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Kitchen Knives

Discussion in 'Social Life, Food & Drink, Travel' started by Manton, Sep 15, 2007.

  1. ama

    ama Well-Known Member

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    I'll toss another recommendation in for the Misono UX-10. Great feel, holds an edge extremely well and very well constructed. I have no complaints. Been using mine for about the last two years. http://korin.com/UX10-Gyutou?sc=7&category=17345
     
  2. foodguy

    foodguy Well-Known Member

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    [​IMG]

    brett, is that you? how's Jemaine?
     
  3. Dmax

    Dmax Well-Known Member

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    thinking about eventually upgrading my chef's knife. Any insight on the pros/cons of something like this?.
    all reasons (except ease of cleaning, I don't care) to consider. I'm not a tremendous fan of the hammered look, but I find it to be generally attractive. Shape is fine, I enjoyed it in the store. 50/50 balance is something I'm considering, I am R while gf is L, unless somebody tells me this doesn't matter in Japanese knives. also like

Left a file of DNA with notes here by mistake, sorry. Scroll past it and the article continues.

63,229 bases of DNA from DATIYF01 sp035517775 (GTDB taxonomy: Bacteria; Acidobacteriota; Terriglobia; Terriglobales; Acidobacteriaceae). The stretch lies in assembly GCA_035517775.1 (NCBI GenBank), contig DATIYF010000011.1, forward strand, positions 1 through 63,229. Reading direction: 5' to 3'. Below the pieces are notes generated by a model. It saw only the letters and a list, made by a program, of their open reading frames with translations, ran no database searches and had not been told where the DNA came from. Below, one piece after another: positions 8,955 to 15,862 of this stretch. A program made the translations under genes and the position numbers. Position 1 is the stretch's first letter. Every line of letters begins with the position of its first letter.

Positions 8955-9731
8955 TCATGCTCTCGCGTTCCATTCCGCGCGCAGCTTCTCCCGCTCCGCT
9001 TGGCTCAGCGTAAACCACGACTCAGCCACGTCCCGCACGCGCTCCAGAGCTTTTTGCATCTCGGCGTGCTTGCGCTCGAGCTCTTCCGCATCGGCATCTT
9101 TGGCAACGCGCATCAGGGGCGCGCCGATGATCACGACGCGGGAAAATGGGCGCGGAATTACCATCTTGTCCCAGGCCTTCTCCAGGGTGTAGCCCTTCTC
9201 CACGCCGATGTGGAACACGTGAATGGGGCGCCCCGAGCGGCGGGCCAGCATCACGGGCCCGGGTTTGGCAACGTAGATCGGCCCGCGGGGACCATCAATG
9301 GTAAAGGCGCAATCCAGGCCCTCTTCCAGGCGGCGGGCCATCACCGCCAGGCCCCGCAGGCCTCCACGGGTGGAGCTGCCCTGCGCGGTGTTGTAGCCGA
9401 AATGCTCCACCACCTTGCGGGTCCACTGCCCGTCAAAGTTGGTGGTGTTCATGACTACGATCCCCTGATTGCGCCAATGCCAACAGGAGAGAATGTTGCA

I own both of these knives. The Togiharu hammered in 7.0" Santoku and the Ittosai in 9.4" Guytou. The hammered finish on Togiharu is no harder to clean than my other knives. If you don't care for the hammered finish you can look at the Togiharu Molybdenum line which should perform similar but costs less. The Ittosai supposedly uses harder steel which should translate into longer edge retention but in home use it shouldn't be a big deal. Korin's web site lists the Ittosai as having 50/50 grind but my knife came with 70/30 edge. Not sure how much of a problem the asymmetric edge is for lefties.
     
  4. foodguy

    foodguy Well-Known Member

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    do you prefer either knife?
     
  5. Dmax

    Dmax Well-Known Member

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    do you prefer either knife?